Many of my clients are successful women in media who have found themselves in disputes with their employer through no fault of their own, simply because they take time off when they have a baby, which of course they are lawfully entitled to do.
An employee has a right to take parental leave, and it is important to know your rights and protections when you do, and how best to assert them.
Some of those protections are set out below, along with some tips for ensuring that your next period of parental leave is smooth sailing.
1. The Basics – what to expect when you’re expecting.
An employee (both female and male) is entitled to 12 months unpaid parental leave under the Fair Work Act 2009 (Cth) if:
a. The leave is associated with the birth of a child of the employee or their spouse or de facto partner, or the placement of a child with the employee for adoption;
b. The employee has or will have responsibility for the care of the child; and
c. The employee has, or will have, completed at least 12 months of continuous service with the employer immediately prior to the date of birth, expected date of birth or day of placement if adopting (special rules apply for casuals).
Note that the unpaid parental leave provisions of the Fair Work Act are separate to the Commonwealth Government’s Paid Parental Leave Scheme, and any paid parental leave policy that your employer may have.
2. Remember your own obligations when it comes to unpaid parental leave
An employee also has obligations under the Fair Work Act when it comes to taking parental leave, which are actually surprisingly strict. It is important to comply with them; while many employers won’t take an employee to task for failing to comply, if a dispute arises while an employee is away on leave, employers have been known to rely on non-compliance to allege that the employee was never even on approved parental leave, and therefore not entitled to the Fair Work Act’s protections.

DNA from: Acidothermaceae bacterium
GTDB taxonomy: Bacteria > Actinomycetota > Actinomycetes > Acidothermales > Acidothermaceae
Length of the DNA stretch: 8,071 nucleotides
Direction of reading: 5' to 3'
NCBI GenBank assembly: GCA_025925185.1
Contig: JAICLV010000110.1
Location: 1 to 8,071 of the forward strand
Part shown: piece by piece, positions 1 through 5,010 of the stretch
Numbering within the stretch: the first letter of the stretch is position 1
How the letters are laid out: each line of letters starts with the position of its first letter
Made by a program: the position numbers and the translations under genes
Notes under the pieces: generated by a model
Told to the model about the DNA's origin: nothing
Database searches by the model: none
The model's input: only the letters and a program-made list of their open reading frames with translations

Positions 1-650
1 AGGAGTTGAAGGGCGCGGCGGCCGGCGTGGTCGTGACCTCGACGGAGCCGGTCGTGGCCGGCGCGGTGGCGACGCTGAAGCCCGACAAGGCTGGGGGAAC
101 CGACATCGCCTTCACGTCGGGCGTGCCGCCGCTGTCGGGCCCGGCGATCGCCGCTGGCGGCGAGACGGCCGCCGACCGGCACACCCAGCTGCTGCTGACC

An employee taking parental leave must do the following when taking parental leave:
a. Give their employer written notice of the taking of parental leave, which must:
i. Be given at least 10 weeks before starting the leave, or if that is not practicable, as soon as practicable (which may be a time after the leave has started); and
ii. Specify the intended start and end dates of the leave.
b. Confirm the intended start dates and end dates of the leave, or advise of any changes to the intended start and end dates of the leave, at least 4 weeks before the intended start date specified in the notice unless it is not practicable to do so.
There are special rules where a couple employed by the same employer take leave at the same time. There are also rules requiring the provision of evidence (for example, a medical certificate) if requested by the employer.
3. Return to Work Guarantee
The Fair Work Act contains the Return to Work Guarantee. It is intended as a safety net for employees taking parental leave, and provides that, upon ending the parental leave, an employee is entitled to return to:
a. Their pre-parental leave position; or
b. If that position no longer exists, an available position for which the employee is qualified and suited nearest in status and pay to the pre-parental leave position.
The Guarantee means that an employer cannot permanently fill your position while you’re away on parental leave, leaving you without a job. Further, if your position becomes redundant while you’re away, the employer is required by the legislation to return you to an available position for which you are qualified and suited, and which is nearest in status and pay to your old job.